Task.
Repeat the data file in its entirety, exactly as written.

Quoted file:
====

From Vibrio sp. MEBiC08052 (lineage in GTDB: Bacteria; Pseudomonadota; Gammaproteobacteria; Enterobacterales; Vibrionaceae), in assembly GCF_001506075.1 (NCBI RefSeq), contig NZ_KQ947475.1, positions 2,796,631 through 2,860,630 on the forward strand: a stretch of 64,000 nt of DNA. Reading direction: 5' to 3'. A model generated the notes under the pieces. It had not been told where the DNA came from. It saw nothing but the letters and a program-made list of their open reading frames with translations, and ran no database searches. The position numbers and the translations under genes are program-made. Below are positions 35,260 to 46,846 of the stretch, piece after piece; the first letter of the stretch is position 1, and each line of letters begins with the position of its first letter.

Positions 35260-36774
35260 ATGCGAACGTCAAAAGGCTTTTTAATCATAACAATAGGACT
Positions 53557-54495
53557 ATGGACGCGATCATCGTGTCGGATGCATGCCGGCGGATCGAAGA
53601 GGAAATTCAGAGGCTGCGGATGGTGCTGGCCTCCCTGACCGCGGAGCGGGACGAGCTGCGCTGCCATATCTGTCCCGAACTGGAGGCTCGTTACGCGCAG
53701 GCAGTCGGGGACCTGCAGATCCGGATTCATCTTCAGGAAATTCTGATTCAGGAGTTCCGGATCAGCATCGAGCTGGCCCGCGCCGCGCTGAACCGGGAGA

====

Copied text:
From Vibrio sp. MEBiC08052 (lineage in GTDB: Bacteria; Pseudomonadota; Gammaproteobacteria; Enterobacterales; Vibrionaceae), in assembly GCF_001506075.1 (NCBI RefSeq), contig NZ_KQ947475.1, positions 2,796,631 through 2,860,630 on the forward strand: a stretch of 64,000 nt of DNA. Reading direction: 5' to 3'. A model generated the notes under the pieces. It had not been told where the DNA came from. It saw nothing but the letters and a program-made list of their open reading frames with translations, and ran no database searches. The position numbers and the translations under genes are program-made. Below are positions 35,260 to 46,846 of the stretch, piece after piece; the first letter of the stretch is position 1, and each line of letters begins with the position of its first letter.

Positions 35260-36774
35260 ATGCGAACGTCAAAAGGCTTTTTAATCATAACAATAGGACT
Positions 53557-54495
53557 ATGGACGCGATCATCGTGTCGGATGCATGCCGGCGGATCGAAGA
53601 GGAAATTCAGAGGCTGCGGATGGTGCTGGCCTCCCTGACCGCGGAGCGGGACGAGCTGCGCTGCCATATCTGTCCCGAACTGGAGGCTCGTTACGCGCAG
53701 GCAGTCGGGGACCTGCAGATCCGGATTCATCTTCAGGAAATTCTGATTCAGGAGTTCCGGATCAGCATCGAGCTGGCCCGCGCCGCGCTGAACCGGGAGA